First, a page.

Women who have children later in life are often warned about the risks, like pregnancy complications. But now there’s some good news for those who wait: According to a new study, moms who have their last child at age 35 or older may have better memories as they age compared with women who get pregnant when they are younger.
For women who don't want to have kids right away, or can't, this is the second bit of encouraging news in less than a week. A University of California San Diego study recently found that “older” moms (over 25 when they first gave birth) were 11% more likely to live to age 90, as well.
It's not clear why having a baby later in life would help your memory, but those women may experience a later-in-life surge of estrogen and progesterone, says lead author Roksana Karim, MD, assistant professor of clinical preventive medicine at the University of Southern California’s Keck School of Medicine. In animal studies, these hormones have been shown to benefit brain function and growth.
Scientists also know that, in humans, estrogen and progesterone decline after menopause. And often, so do cognitive skills like memory. Having higher levels of these hormones at an older age may have a protective effect, Dr. Karim and her colleagues hypothesized.
In the study, the researchers gave 830 post-menopausal women a series of tests to measure different types of memory, attention and concentration, planning, visual perception, and reaction time. They also recorded their reproductive history, including when they began menstruating, got pregnant, and used birth control. (The researchers did not ask about fertility treatments, so it's unknown whether any of the women used them.)
After taking into account other factors like age, race, ethnicity, income, and education, the researchers determined that women who had their last pregnancy after age 35 scored highest on tests of verbal memory (which involved repeating a list of words or retelling a story after being distracted). Women who were at least 24 during their first pregnancy also had better executive function—a measure of attention control, working memory, reasoning, and problem-solving—compared to those who got pregnant earlier.
This is the first study to investigate the link between last-pregnancy age and cognitive function in later life, says Dr. Karim. "Based on the findings, we would certainly not recommend that women wait until they're 35 to close their family,” she said in a press release. “But the study provides strong evidence that there is a positive association between later age at last pregnancy and late-life cognition.”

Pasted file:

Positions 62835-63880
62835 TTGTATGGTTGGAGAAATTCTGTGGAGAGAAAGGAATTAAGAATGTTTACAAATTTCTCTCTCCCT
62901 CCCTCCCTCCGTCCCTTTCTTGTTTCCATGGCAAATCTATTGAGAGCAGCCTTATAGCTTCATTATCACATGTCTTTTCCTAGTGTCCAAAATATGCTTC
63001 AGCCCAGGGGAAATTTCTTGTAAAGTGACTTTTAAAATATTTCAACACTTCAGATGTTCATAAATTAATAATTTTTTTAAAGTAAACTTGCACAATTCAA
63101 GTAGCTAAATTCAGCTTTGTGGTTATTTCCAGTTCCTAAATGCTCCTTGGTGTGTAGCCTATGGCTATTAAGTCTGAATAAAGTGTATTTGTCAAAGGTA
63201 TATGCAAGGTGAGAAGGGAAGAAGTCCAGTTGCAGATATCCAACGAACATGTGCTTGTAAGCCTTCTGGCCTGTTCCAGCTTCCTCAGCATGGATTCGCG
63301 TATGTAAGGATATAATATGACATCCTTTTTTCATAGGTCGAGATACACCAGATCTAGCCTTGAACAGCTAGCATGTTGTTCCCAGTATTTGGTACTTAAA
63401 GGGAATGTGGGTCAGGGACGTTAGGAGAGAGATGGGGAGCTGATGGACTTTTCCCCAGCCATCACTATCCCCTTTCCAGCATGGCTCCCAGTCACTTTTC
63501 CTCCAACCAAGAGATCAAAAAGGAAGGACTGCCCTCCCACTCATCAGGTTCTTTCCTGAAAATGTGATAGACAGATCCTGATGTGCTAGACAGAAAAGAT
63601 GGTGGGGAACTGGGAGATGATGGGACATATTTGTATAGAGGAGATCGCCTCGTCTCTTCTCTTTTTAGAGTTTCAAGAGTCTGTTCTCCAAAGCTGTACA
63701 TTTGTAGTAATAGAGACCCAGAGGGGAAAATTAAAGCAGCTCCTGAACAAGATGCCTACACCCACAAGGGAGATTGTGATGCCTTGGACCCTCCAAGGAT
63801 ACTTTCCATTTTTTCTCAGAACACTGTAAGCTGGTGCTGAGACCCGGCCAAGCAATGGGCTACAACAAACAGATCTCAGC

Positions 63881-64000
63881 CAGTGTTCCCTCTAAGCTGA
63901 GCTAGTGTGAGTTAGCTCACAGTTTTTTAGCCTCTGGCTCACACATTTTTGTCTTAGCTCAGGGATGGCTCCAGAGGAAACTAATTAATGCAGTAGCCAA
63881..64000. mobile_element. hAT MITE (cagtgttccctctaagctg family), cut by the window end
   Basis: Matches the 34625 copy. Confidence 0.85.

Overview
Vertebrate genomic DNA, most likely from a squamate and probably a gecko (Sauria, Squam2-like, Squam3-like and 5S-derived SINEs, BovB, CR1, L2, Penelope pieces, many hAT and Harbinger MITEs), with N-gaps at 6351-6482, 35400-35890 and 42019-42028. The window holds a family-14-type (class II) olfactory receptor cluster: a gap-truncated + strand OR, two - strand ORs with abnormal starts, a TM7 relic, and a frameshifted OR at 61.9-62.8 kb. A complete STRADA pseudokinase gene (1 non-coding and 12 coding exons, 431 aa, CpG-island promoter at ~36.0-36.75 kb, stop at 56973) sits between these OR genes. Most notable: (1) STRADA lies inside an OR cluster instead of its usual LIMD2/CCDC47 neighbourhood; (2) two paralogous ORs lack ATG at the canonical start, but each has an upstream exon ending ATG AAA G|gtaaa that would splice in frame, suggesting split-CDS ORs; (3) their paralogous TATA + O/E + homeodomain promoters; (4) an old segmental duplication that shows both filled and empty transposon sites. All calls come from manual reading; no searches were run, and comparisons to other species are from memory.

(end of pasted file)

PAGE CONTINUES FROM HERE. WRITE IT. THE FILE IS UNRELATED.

The research, which was published in the Journal of the American Geriatrics Society, revealed other patterns, as well. The study also found that women who used hormonal birth control for more than 10 years, or who started their menstrual cycle before turning 13, also had better mental power after menopause.
"Starting your period early means you have higher levels of the female sex hormone being produced by the ovaries," Dr. Karim said. "Girls are receiving the optimal levels early, so it's possible that their brain structures are better developed compared to those who are exposed to estrogen levels associated with menstrual cycles at a later age."
And birth control pills or other hormonal contraception "maintain and sustain a stable level of sex hormones in our blood stream," Dr. Karim said. "Stable is good."
Some research has suggested that women’s memory and thinking skills can suffer while they’re expecting—a phenomenon known as “pregnancy brain,” said senior author Wendy Mack, PhD, professor of preventive medicine at the Keck School of Medicine. But she thinks these studies did not follow women for enough time afterward to determine long-term effects.
“The many bodily changes and psycho-social stressors during pregnancy also can impact women's cognitive and emotional functions," she said, so it could be difficult to detect hormone-related benefits right away.
The observational study was only able to find an association between these reproductive factors and mental abilities—not a cause-and-effect relationship. And there are still plenty of reasons to not delay if you do want children: The older a pregnant woman is, the more risks she and her baby face, especially over age 40.